As training and handling methods have improved and dogs  times have gotten faster, it was felt that the speed component of agility competition needed to be reflected more (given more weight) in the rankings.  After much review, it was decided for 2006 to reduce the qualifying points from 100 to 10, while keeping the speed points for seconds under SCT.  Based on the average of the top 30 dogs in 2005, this should give an equal weight to speed and consistency for the average Belgian Tervuren (See attached chart below).  The ABTC Agility Committee feels that this system will recognize and reward those dogs that are both accurate and fast, and that can prove they can consistently demonstrate both those elements of excellence in agility performance.  This method will also allow equal comparison between dogs competing in different parts of the country, without giving preference to placements or dogs defeated, which can both vary by geographic region.

Analysis of Speed to Qualifying Ratio

Assume each dog competes in two weekends. The first weekend, each dog qualifies in Std once and JWW once, but on different days.  The next weekend, they QQ one day, but don't qualify in either class the next day.

The points were calculated by using the top 30 dogs from 2005, and figuring their average speed points per run for both the Standard and JWW classes.  The points from the top and bottom of the scale were used for the slow and fast dogs, and the group average used for the medium dog.  This analysis was also calculated with adding in different amounts of bonus points for Double-Q's, but it was felt that this method without the bonus pts gave the most balanced ratio between awarding points for speed and consistency for the average dog.

 

 

Q Pts – 10/Q

Std

JWW

Total Spd Pts

Total Points

Slow Dog

 

 

 

 

 

 

Wknd #1

20

4

1

5

25

 

Wknd #2

20

4

1

5

25

 

Subtotal

40

8

2

10

50

Medium Dog

 

 

 

 

 

 

Wknd #1

20

12

6

18

38

 

Wknd #2

20

12

6

18

38

 

Subtotal

40

24

12

36

76

Fast Dog

 

 

 

 

 

 

Wknd #1

20

22

13

35

55

 

Wknd #2

20

22

13

35

55

 

Subtotal

40

44

26

70

110

 

 

2006 Rule Changes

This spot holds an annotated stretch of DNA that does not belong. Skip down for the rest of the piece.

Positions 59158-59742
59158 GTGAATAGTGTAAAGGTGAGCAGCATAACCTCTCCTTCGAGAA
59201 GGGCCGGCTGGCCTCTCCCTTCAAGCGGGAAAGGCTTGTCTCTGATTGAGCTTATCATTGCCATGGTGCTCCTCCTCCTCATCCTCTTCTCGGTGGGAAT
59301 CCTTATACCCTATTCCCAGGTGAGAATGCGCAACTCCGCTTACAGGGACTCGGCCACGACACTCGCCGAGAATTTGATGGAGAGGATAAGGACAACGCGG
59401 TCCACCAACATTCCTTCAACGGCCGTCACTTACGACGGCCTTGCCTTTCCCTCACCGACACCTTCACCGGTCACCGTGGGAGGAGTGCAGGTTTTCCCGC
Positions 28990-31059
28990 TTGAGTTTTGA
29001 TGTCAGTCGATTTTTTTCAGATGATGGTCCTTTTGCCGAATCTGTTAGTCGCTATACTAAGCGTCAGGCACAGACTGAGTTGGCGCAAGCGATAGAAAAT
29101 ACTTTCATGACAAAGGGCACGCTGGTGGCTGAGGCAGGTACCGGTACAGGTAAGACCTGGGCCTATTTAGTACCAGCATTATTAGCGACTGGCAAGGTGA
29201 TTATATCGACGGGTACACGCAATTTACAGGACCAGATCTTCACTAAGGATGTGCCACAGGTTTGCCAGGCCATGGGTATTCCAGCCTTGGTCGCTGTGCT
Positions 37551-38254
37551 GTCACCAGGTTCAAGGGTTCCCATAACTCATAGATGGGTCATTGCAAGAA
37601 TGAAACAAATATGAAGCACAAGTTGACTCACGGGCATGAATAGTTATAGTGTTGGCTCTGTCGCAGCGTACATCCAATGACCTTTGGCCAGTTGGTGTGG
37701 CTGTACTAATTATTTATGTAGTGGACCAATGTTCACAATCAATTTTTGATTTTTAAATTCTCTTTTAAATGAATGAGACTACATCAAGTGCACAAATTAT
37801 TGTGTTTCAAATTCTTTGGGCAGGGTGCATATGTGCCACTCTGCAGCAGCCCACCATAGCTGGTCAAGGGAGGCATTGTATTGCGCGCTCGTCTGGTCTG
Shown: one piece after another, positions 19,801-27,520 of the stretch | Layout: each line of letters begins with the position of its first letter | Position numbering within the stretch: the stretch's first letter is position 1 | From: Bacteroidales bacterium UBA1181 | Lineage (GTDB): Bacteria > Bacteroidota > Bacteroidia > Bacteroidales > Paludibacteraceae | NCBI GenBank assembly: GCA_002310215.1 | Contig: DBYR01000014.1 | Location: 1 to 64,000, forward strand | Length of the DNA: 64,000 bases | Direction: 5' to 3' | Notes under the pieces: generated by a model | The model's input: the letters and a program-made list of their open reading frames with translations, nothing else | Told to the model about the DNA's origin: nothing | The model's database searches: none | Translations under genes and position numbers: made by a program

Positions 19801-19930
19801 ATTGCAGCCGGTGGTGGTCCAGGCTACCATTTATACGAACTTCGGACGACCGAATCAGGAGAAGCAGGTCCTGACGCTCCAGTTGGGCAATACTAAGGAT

A few AKC rule changes were made that took effect September 1, 2006.  The minimum age to compete was increased from 12 months to 15 months.  The minimum number of required obstacles in the Novice class was increased from 13-15 to 14-16, and the number of allowed wrong courses in Novice decreased from 2 to 1.  The table count was changed to a cumulative count of 5 seconds (ie:  if a dog breaks the sit or down position without getting off the table, the count resumes from where it left off, instead of starting over).  The 26” class was added, and the Standard class course times were slightly decreased (increased yards per second from 3.0 to 3.1 YPS for Exc 20”-26”). 

The Preferred Agility Excellent (PAX) title was added, requiring 20 double-q’s in the Excellent B Preferred classes (Std & JWW), but no speed points.  The PAX title will be followed by a numeric designation indicating the number of times the dog has met the requirements of the PAX title.  (The preferred classes were added effective Sept. 1, 2002.)  The first Belgian Tervuren recorded as earning the PAX title was CH MACH2 Charmant Ami River Of Dreams VCD2 RAE PT PAX XFP, owned by Barbara Behan of WA, on September 5, 2008.

FAST Class - 2007

The FAST (Fifteen and Send Time) class became effective on January 1, 2007.  This is a class requiring course strategy and timing for the accumulation of points (80 maximum), with a distance sequence of 2-3 obstacles to be performed that may include obstacle discrimination or a change in direction at the higher levels.

The first Belgian Tervuren to earn the Excellent and Master Excellent FAST titles was Mercy (ADCH C-ATCH MACH2 Snowflower Mercy By Moonlight VCD3 MXF), owned and handled by Linda Knowles of CA.  Mercy completed the MXF on October 20, 2007.

 

TQX Title - 2010